Unreasonable time expectations or well-intentioned but unachievable deadlines are a fact of business life. As a two-person operation at Kansas City Infobank, we constantly battled the swings between trying to sell projects and then having too many to be able to meet every deadline we faced. This imbalance created the need to strategically negotiate project timing expectations with clients.

I learned you’ll always have a better shot at successfully negotiating more advantageous deadlines if your strategy is to present value trade-offs that go beyond simply asking for more time. Instead, talk about what more you can deliver with more time.

Step one is figuring out what you can deliver within the initial time expectation:

  • How complete can you be?
  • Are there critical elements you won’t get completed?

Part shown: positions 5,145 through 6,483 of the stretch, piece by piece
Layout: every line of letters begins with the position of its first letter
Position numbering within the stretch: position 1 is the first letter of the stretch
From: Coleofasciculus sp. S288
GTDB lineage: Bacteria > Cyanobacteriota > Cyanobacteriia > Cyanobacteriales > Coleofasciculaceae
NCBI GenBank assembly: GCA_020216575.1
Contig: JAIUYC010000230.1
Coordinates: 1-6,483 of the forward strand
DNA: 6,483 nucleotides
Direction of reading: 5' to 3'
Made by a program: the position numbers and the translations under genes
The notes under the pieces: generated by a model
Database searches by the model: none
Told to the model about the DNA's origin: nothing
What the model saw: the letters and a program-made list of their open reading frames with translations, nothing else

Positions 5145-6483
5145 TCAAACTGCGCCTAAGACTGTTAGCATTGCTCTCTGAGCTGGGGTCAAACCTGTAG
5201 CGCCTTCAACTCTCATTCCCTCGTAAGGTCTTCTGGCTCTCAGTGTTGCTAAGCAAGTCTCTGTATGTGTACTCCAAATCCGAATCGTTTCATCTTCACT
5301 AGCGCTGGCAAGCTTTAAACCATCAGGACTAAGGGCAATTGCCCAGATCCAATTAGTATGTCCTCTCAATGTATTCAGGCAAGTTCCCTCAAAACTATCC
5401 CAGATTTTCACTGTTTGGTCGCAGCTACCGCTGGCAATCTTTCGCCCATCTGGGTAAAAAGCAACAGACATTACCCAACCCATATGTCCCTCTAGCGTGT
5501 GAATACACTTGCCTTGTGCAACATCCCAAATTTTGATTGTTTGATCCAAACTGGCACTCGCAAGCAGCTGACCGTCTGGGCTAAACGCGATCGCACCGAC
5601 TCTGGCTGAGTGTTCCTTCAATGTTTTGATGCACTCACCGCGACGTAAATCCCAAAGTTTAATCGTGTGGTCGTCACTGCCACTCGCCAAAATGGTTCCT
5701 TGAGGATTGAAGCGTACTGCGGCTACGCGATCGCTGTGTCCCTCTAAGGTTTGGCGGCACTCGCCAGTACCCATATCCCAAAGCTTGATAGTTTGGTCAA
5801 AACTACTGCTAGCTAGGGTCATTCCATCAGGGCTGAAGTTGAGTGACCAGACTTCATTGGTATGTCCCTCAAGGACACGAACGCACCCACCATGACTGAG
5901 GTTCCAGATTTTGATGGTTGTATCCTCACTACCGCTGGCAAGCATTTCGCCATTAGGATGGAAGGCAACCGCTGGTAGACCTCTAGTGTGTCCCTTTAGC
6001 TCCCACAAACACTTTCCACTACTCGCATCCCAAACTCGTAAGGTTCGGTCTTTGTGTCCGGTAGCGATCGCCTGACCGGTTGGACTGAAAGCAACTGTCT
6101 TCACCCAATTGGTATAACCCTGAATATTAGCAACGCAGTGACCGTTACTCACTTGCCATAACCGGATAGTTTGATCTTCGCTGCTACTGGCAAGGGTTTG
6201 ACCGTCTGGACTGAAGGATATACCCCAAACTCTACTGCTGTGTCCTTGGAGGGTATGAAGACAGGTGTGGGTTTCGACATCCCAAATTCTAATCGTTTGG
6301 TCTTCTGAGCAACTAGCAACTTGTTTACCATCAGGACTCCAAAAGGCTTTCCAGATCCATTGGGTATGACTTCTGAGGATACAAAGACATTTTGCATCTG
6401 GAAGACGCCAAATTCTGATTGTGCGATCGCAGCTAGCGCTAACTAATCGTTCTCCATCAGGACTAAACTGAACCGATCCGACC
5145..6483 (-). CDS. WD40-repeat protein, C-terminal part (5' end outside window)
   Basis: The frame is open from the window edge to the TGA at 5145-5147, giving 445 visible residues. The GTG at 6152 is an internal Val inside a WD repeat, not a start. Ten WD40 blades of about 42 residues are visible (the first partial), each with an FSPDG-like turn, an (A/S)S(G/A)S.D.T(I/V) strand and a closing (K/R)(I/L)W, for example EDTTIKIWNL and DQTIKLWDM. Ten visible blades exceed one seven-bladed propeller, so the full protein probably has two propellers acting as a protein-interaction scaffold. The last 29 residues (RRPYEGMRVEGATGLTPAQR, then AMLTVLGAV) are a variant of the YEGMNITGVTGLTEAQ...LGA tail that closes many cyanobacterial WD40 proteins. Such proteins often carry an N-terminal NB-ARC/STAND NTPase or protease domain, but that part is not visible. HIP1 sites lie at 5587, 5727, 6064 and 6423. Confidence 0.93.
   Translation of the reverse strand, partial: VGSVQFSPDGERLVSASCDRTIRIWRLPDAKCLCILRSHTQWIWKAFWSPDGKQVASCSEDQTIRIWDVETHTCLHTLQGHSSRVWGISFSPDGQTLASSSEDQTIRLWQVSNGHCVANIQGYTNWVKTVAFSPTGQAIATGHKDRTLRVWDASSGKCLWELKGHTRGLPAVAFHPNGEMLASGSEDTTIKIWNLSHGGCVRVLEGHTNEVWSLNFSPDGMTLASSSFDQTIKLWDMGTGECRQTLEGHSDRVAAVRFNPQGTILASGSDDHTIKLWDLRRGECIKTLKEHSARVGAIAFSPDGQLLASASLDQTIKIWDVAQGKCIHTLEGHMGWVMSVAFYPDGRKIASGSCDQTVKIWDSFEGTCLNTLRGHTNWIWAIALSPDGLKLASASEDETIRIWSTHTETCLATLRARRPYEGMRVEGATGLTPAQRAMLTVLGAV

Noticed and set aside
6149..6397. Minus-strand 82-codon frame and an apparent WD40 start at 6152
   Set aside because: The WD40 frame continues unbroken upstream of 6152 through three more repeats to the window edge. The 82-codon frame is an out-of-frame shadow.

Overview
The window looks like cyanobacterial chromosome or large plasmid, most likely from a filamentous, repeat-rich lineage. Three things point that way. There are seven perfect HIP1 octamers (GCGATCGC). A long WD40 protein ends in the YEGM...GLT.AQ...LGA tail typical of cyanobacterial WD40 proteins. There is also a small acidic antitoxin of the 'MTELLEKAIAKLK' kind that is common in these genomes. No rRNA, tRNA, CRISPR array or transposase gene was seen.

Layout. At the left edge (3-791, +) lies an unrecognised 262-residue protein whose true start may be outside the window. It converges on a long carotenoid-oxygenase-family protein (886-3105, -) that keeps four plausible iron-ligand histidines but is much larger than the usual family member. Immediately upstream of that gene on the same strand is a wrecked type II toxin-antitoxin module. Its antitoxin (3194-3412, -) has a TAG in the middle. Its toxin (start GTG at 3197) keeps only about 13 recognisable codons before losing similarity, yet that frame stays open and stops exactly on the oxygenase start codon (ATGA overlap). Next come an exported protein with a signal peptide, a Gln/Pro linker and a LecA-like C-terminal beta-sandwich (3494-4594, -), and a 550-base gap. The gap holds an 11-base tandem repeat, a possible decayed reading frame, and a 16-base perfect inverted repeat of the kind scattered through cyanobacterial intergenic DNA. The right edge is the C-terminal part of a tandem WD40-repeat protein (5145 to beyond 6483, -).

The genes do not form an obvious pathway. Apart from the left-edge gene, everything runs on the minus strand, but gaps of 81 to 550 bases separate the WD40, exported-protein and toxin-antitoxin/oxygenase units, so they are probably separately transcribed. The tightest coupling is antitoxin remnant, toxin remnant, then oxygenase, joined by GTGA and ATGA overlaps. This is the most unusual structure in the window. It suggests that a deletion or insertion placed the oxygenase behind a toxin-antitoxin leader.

• What impact might this gap have on the project outcome or business relationship?

Just as importantly though, understand and communicate other valuable elements you could deliver with an extended timeframe. Among the possibilities:

  • Greater completeness
  • Clearer organization of the information
  • Greater detail
  • Better summarization
  • Richer creativity or innovation
  • Deeper strategic insights

Your client may still need to stick with the original deadline, but presenting a valuable strategic alternative creates a much better likelihood of successfully negotiating for more time. Mike Brown

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Mike Brown

Founder of The Brainzooming Group, and an expert on strategy, creativity, and innovation. Mike is a frequent speaker on innovation, strategic thinking, and social media.

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3 Responses to “Lessons from Kansas City Infobank – Negotiating Deadlines”

  1. Eric Leslie says:

    Just did this 15 minutes ago. Thanks for reinforcing the fact that I’m doing it right. :o)